A federal judge has ruled that the display of an iconic cross-shaped steel beam in the National September 11 Memorial and Museum doesn't violate the constitutional and civil rights of atheists.
U.S. District Judge Deborah Batts concluded Thursday that the 17-foot-high cross, which became a spiritual symbol for workers at ground zero, does not amount to an endorsement of Christianity, according to Reuters.
New Jersey-based American Atheists Inc. filed a lawsuit in 2011 against the planned presentation of the cross-shaped beam, arguing it will impose religion "through the power of the state."
"No reasonable observer would view the artifact is endorsing Christianity" because the cross is to be accompanied by placards explaining its meaning and surrounded by secular artifacts, the judge wrote. "The Museum's purpose is to tell the history surrounding September 11, and the cross … helps tell part of that history."
The museum, which is scheduled to open in 2014, will display artifacts including photographs, mementos, two fire trucks, an ambulance, part of the World Trade Center's facade and the last column that was removed from ground zero.
The cross, made up of two intersecting steel beams found intact amid the rubble of the Sept. 11 attacks, was moved from the side of St. Peter's Church in Lower Manhattan and installed at the 9/11 memorial.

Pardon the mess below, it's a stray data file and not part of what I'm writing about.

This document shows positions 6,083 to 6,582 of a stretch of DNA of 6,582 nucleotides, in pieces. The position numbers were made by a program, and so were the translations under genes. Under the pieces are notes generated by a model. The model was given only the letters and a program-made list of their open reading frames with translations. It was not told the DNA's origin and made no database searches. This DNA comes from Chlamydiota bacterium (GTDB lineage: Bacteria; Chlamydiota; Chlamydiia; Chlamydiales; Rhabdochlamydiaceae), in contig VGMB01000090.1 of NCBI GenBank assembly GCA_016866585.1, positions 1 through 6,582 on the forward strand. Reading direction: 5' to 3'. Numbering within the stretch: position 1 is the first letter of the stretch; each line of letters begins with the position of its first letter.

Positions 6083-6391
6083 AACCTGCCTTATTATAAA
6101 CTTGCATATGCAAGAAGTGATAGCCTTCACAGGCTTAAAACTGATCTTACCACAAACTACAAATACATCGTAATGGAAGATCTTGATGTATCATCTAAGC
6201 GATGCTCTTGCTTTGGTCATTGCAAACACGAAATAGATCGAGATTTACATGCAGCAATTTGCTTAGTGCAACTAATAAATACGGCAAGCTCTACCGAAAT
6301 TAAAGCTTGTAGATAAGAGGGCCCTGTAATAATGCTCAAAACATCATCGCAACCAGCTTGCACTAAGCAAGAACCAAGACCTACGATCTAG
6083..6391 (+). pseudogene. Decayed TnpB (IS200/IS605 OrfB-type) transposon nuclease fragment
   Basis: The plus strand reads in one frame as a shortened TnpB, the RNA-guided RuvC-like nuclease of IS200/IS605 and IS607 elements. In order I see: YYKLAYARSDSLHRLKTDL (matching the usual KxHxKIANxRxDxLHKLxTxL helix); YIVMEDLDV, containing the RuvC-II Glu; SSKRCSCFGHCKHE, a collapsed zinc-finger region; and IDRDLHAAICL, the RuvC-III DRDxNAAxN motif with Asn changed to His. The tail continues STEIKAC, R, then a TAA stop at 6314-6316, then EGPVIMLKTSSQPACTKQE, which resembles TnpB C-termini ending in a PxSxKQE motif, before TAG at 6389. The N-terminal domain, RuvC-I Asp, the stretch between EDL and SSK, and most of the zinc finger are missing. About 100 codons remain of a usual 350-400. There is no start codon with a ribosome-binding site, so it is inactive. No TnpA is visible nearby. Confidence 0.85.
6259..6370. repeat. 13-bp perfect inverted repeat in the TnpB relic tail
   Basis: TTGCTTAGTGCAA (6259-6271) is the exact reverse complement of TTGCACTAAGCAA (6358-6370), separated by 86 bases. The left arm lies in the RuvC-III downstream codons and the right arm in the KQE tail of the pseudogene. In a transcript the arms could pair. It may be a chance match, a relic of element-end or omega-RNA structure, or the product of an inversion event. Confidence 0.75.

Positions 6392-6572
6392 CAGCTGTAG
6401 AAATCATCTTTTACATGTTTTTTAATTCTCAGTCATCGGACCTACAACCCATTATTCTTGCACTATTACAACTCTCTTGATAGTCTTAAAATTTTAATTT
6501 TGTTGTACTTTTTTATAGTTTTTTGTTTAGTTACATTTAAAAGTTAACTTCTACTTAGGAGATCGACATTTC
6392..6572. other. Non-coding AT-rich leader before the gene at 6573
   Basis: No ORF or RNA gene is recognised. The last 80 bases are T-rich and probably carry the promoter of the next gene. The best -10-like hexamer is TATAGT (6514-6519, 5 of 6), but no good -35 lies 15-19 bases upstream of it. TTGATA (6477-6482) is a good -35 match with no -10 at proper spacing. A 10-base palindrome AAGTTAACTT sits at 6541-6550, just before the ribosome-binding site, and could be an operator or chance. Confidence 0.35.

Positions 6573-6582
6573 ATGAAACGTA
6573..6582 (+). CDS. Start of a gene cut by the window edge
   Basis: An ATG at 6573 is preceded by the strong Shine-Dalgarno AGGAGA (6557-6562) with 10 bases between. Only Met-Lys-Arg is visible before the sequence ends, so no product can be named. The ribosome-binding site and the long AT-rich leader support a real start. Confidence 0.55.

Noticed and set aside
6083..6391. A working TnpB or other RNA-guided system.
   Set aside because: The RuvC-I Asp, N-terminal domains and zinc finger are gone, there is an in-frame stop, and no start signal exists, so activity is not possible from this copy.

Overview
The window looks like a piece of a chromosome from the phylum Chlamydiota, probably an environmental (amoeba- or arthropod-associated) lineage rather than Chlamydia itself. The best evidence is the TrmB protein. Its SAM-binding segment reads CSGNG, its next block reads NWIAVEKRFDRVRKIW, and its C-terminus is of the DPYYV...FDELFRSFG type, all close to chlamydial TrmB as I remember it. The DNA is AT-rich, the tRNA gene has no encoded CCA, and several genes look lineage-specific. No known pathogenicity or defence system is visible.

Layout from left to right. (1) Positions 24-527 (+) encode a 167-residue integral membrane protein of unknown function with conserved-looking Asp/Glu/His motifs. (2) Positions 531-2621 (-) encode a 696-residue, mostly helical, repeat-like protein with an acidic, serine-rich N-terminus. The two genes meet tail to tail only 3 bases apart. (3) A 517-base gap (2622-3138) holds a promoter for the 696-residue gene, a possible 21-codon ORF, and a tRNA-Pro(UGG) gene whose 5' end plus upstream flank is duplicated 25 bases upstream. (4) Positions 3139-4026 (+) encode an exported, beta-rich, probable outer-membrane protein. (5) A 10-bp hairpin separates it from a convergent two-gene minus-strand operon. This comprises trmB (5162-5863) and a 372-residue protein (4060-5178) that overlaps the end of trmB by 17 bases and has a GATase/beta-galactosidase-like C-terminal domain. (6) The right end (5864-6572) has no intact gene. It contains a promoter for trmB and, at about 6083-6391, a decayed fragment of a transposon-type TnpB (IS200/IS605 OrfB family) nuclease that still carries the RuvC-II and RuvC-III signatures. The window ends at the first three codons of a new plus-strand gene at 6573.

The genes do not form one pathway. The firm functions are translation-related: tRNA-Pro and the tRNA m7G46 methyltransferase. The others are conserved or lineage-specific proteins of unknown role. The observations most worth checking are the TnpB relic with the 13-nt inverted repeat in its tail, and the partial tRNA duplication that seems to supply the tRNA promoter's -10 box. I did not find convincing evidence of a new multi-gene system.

Joe Daniels, president of the memorial foundation, was quoted as saying that he was glad the court agreed the display of the cross "is in fact a crucial part of the 9/11 Memorial Museum's mission."
David Silverman, president of American Atheists, said his group intends to appeal. "They're trying to Christianize 9/11 with this cross and it's not American and it's not fair," he was quoted as saying.
The museum had argued that it is an "independent nonprofit corporation," and not a government body. It also said the cross is an "important and essential artifact" that "belongs at the World Trade Center site as it comprises a key component of the re-telling of the story of 9/11."
Silverman responded by saying the shrine is a cross that was "picked up, trimmed, polished, the word 'Jesus' was carved on top of it, it was prayed over in front of a church for five years, and then it was installed in the WTC memorial with no warning by a priest in a religious service where in the ground was consecrated."
Many individual atheists openly spoke against American Atheists after it filed the lawsuit. Susan Jacoby, an atheist contributor of The Washington Post, described the group as having "an unerring nose for the scent of publicity," their suit "nonsense," and their leader, "obtuse."
New York City Mayor Michael Bloomberg also defended the display of religious symbols, including the World Trade Center cross, at the museum after the lawsuit was filed. "A lot of people looked to religion for strength after the attack," he said. "My personal opinion has always been you shouldn't tell people what religion to practice or whether to practice a religion but you shouldn't also prevent people from practicing a religion they want in any ways they want."